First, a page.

Android is the most popular mobile operating system in the world today, running on billions of active devices, which include phones, tablets, smart TVs, and various home appliances. So it should come as no surprise that knowing how to create native apps for it can open up a world of opportunities. You could, for instance, create a new income stream for yourself by publishing paid apps or apps with in-app purchases on Google Play. Or you could have an extremely lucrative career developing Android apps for your clients.
But to develop Android apps, you're going to need the right tools installed on your computer. In this tutorial, I'll show you how to install them, configure them, and use them to build and run a very simple Android app.
Premium Android App Templates From CodeCanyon
Note that you can use these same techniques to start an app using one of the premium app templates available from CodeCanyon—an online marketplace that has hundreds of Android app templates, which are very feature-rich and tailored to every domain. You can save days or even months of effort by using one of them.
To be able to follow this step-by-step tutorial, all you need is a decent Internet connection and a computer that's running Windows 7 or higher. For an optimal experience, your computer should have at least 4 GB of RAM and about 5 GB of free disk space.
1. Installing Android Studio
Android Studio is the official integrated development environment for native Android app development. With powerful features such as intelligent code completion, static code analysis, a visual layout editor, and cloud integration, it offers a very pleasant and intuitive development experience.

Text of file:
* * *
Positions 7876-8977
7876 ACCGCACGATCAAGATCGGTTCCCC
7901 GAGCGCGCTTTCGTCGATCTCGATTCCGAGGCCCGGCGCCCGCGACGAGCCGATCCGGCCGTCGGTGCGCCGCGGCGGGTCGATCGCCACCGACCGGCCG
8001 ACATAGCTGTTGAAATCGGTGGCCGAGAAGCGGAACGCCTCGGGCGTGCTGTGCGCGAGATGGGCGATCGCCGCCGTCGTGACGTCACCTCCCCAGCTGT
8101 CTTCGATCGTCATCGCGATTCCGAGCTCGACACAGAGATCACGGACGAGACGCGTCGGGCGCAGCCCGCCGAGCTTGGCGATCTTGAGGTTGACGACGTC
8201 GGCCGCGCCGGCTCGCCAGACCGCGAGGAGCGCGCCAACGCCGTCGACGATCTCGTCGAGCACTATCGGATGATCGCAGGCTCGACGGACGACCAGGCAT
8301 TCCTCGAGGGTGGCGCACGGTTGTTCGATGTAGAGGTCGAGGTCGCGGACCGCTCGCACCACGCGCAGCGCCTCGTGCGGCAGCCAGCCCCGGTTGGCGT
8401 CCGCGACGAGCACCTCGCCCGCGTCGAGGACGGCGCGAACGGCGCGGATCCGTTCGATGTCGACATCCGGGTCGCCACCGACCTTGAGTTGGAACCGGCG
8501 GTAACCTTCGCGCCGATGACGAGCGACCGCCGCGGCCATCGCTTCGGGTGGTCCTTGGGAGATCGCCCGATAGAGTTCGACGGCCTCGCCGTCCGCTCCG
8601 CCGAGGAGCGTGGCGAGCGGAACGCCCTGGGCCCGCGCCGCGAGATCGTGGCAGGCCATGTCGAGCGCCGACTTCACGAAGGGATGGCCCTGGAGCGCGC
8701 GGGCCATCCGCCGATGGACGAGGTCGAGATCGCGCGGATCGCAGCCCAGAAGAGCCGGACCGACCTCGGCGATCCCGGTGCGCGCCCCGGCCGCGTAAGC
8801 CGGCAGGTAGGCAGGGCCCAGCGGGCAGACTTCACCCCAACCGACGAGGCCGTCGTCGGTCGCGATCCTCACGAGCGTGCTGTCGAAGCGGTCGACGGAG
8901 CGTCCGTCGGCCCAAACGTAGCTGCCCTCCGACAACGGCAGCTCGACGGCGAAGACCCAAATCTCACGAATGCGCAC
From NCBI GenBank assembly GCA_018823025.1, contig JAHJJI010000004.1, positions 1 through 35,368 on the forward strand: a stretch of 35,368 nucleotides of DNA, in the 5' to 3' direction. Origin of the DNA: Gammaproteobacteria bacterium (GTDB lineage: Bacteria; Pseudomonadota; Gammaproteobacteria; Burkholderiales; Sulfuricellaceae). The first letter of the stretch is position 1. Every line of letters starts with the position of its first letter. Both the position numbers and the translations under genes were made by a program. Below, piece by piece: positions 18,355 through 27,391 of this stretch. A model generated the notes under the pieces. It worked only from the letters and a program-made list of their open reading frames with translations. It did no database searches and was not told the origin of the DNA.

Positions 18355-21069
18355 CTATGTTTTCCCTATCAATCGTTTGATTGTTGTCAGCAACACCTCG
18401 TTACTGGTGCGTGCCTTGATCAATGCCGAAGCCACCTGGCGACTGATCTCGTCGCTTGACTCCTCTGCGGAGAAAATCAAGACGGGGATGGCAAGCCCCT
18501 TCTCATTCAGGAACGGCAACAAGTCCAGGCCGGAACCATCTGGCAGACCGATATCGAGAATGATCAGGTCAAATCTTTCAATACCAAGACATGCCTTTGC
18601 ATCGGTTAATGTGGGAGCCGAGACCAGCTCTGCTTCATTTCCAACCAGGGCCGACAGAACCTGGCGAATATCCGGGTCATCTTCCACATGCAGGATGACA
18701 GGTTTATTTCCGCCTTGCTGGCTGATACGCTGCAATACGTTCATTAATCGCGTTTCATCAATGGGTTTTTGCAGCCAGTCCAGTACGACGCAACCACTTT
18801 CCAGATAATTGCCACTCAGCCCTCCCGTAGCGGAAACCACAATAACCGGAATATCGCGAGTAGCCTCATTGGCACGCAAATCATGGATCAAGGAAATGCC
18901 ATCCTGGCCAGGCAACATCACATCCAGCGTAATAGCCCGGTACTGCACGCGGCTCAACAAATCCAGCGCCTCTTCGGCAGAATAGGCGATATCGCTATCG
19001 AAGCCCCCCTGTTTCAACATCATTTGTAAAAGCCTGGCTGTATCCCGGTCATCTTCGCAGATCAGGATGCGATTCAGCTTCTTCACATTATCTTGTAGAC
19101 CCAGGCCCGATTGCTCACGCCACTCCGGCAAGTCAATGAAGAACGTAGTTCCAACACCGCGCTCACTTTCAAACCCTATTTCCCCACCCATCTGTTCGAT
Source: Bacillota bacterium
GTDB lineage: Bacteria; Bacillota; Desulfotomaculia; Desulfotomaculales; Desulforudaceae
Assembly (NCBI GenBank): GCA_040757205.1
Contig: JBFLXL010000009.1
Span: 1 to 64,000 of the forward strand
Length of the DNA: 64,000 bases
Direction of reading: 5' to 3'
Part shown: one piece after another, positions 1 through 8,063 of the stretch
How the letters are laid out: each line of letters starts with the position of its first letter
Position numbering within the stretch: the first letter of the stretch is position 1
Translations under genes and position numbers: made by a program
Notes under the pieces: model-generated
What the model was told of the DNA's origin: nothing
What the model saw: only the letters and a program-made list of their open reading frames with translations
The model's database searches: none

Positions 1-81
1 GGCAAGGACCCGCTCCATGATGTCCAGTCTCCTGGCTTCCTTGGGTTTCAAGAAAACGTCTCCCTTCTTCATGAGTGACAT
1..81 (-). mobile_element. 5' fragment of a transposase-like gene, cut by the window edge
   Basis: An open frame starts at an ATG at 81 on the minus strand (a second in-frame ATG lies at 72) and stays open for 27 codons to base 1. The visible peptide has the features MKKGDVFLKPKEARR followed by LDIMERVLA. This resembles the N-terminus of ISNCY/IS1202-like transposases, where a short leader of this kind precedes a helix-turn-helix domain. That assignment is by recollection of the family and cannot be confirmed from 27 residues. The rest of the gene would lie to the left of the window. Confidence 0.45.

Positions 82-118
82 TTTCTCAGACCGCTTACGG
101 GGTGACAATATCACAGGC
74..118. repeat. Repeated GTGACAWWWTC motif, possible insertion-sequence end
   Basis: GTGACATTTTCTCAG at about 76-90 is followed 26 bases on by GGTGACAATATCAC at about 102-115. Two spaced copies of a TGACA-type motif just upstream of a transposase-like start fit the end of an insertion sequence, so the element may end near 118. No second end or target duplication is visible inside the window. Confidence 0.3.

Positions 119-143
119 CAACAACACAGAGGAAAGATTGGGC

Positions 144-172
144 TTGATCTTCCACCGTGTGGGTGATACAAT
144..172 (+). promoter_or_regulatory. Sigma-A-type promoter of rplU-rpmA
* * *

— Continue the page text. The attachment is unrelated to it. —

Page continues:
Android Studio is free and open source. So go ahead and open the Android Developers website, and click on the Download Android Studio button to download its latest stable version.
Once the download's complete, you'll have an executable file with a name that looks like this: android-studio-ide-191.6010548-windows.exe. The numbers in the filename may, however, be different, depending on the version of Android Studio you downloaded.
Double-click on the file to start the installation wizard. In the dialog that pops up, press the Next button to proceed.
In the next screen, you'll be asked to select the components you want to install. Here's where you need to decide if you'll be needing an Android emulator, which is also often referred to as an Android virtual device, or AVD for short. Even if you have a real Android device, it's usually a good idea to have an AVD as well.